“The Japanese government need not concern itself with the numbers massacred in Nanjing,” he says, as “20,000 or 300,000 is still a massacre.” Alas, such sensible advice goes unheeded in Tokyo, where the government has lambasted UNESCO for accepting China’s dossier on Nanjing for the Memory of the World Register.

According to a Japanese journalist at the Cambridge conference, the government’s rebuttal to UNESCO was actually written by Myojo University’s Shiro Takahashi, a member of the reactionary lobby group Japan Conference (Nippon Kaigi) and officer of the Japanese Society for History Textbook Reform. So, it would seem the government is relying on right-wing groups to conduct its propaganda campaign.

In their excellent new book “Sino-Japanese Power Politics” (Palgrave), Giulio Pugliese, a professor at King’s College London, and Aurelio Insisa weigh in on the propaganda skirmishing that has intensified since Japan nationalized the Senkaku/Diaoyu islands in 2012. They draw attention to the “battle for shaping the global narrative on Chinese and Japanese behavior,” one that sacrifices history on the altar of nationalism.

“China is losing the propaganda wars against Japan for one simple reason: China’s rhetorical insistence on its peaceful rise suffers from a credibility problem,” Pugliese told me. “In particular, China’s decision to go ‘all in’ in the South China Sea around late 2014 aided Japan’s strategic narrative of a coercive China that acts in defiance of international law.”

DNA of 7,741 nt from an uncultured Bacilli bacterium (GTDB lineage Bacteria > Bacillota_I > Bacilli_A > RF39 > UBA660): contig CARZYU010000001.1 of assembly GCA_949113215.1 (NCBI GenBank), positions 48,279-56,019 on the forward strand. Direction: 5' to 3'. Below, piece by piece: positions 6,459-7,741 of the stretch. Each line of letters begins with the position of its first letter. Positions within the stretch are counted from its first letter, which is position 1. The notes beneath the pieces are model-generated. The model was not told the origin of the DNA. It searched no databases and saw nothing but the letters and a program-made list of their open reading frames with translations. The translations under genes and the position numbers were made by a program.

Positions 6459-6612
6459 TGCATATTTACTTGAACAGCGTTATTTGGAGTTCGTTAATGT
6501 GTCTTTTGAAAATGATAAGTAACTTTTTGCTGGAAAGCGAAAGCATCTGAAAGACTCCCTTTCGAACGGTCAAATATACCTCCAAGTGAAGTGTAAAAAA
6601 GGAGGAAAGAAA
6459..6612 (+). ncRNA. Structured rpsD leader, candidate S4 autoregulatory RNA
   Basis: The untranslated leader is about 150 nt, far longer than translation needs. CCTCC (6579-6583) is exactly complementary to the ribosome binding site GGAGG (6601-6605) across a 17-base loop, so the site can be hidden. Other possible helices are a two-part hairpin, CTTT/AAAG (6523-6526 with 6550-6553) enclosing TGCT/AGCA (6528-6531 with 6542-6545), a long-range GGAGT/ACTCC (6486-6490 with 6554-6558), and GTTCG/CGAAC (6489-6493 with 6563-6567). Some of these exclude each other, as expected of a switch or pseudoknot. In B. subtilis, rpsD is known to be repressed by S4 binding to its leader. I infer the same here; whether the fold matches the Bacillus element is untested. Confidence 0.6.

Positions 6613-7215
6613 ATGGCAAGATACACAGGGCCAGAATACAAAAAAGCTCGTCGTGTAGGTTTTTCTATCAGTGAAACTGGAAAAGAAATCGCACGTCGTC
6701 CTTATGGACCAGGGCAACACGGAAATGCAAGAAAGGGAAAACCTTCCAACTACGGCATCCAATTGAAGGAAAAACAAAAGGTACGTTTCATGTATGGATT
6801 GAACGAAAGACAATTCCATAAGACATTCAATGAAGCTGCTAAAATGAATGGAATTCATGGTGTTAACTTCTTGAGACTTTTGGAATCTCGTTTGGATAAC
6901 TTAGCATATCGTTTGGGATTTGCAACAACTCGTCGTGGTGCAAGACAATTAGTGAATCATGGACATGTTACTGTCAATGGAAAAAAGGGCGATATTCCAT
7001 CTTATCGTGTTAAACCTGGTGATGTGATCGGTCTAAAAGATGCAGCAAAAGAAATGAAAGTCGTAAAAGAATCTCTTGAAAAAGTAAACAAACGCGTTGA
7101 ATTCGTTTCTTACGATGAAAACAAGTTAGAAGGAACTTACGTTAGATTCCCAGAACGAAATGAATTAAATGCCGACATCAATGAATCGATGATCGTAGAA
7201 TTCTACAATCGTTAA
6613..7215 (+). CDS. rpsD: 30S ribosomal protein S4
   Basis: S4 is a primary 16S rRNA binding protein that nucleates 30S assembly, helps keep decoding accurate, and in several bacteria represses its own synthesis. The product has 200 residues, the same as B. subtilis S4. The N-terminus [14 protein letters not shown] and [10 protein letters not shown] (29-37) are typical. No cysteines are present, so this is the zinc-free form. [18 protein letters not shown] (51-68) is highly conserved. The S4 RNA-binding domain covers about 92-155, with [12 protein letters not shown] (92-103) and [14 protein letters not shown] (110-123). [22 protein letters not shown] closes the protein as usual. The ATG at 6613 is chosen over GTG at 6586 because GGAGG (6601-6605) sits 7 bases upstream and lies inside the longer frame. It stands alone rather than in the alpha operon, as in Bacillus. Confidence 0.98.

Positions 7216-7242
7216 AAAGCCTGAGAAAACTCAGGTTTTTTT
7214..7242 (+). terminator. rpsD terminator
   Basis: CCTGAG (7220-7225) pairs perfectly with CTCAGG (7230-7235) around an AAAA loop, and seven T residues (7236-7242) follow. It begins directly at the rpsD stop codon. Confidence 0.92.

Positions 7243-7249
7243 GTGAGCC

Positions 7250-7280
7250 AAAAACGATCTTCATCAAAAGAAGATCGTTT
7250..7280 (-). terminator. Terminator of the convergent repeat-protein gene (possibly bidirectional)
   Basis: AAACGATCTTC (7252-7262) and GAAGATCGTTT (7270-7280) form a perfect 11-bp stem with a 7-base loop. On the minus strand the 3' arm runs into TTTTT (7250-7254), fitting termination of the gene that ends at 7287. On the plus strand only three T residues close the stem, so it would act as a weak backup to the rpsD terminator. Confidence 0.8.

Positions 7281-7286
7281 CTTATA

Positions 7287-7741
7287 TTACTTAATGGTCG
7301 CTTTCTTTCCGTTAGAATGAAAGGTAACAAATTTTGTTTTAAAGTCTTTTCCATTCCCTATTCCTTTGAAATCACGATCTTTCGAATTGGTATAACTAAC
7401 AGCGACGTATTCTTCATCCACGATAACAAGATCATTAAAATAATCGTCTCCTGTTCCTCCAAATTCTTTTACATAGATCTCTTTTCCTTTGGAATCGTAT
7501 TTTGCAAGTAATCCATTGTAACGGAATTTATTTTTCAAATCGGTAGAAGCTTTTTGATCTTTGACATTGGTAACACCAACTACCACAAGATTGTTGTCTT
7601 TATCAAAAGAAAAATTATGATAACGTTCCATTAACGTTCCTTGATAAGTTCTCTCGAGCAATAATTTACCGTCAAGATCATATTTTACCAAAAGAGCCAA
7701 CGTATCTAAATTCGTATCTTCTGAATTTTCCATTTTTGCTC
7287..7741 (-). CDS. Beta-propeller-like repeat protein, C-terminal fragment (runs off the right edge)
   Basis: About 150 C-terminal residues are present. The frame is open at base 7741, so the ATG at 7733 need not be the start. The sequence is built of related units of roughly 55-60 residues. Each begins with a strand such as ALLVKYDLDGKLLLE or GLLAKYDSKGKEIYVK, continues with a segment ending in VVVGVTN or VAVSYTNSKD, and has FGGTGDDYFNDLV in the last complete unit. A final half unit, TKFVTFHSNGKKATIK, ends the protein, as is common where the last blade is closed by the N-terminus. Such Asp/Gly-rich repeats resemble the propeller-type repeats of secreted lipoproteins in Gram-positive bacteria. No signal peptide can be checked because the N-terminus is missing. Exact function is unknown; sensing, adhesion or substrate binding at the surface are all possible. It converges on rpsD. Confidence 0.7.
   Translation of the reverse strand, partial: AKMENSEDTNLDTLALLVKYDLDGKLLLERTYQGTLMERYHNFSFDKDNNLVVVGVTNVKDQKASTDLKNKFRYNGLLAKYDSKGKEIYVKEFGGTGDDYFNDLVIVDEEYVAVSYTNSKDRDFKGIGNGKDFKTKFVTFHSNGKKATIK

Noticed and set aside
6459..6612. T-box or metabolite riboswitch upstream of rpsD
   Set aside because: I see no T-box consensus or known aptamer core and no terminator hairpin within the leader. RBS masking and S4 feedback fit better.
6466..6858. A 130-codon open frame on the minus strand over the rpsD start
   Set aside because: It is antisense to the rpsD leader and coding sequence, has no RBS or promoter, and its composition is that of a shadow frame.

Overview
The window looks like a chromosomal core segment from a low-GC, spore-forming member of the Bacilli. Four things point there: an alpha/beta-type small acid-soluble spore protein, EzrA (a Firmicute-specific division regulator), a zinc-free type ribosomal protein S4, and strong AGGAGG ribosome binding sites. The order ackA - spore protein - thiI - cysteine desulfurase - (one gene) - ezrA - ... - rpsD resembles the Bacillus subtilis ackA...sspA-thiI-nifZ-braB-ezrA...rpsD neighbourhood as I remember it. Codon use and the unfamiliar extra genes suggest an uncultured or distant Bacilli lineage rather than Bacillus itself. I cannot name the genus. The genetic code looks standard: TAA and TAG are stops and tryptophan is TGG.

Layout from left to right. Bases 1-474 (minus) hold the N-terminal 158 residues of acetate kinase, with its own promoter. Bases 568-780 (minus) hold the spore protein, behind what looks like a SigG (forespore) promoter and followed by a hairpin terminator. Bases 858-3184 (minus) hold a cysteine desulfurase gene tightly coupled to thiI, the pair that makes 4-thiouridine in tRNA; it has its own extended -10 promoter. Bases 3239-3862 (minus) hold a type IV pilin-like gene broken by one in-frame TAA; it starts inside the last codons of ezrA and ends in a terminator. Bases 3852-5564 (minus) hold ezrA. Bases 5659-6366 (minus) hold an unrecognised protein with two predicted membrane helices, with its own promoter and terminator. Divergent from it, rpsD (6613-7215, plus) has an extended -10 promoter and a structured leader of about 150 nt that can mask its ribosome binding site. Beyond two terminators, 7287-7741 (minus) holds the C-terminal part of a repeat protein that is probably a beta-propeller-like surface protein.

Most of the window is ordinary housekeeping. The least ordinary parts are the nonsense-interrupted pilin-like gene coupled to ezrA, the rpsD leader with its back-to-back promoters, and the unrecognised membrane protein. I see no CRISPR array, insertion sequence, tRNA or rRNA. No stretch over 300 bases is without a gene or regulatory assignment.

But in his book, Pugliese also points out that the global media is generally better disposed to Japan, giving it a tremendous advantage. I think that the Japanese government risks losing this edge to the extent that it engages in punitive tactics such as orchestrating the ouster of critical news anchors and embarks on campaigns targeting media groups who expose the charlatans of revisionism.

A lavish new $500 million public diplomacy budget is helping sway global opinion — partly squandered on dreary CNN infomercials — but in my view Japan is not winning the soft power battle through propaganda. Rather, it outshines China through far more generous no-strings-attached funding for scholarly research that respects academic freedom. As an open society allowing unfettered access unimaginable in China, Japan appeals to opinion-makers. Japanese foundations are not keen on funding research critical of the government and society, even though they burnish the nation’s image internationally when they do so.

While China’s assertiveness aids Japan’s narrative, Pugliese asserts that “Abe’s Japan has suffered from a credibility problem on the so-called history issue, Japan’s imperial legacy in East Asia.” In his view, “Japan’s suspension of its 2016 UNESCO funding over inclusion of the Nanjing Massacre in the Memory of the World Register was a clear example of counterproductive Japanese propaganda efforts. After all, the government of Japan doesn’t dispute that indiscriminate killing took place in Nanjing in 1937.”

Problematically, “Abe’s decision to retaliate against UNESCO hinted otherwise and played into China’s narrative of an unrepentant Japan,” Pugliese says. In his view, Japan has not yet tapped the possibilities of concerted efforts at historical reconciliation that would boost its international credibility. Any such initiatives await Abe’s exit.

Jeff Kingston is the director of Asian Studies, Temple University Japan, and the editor of “Press Freedom in Contemporary Japan” (2017).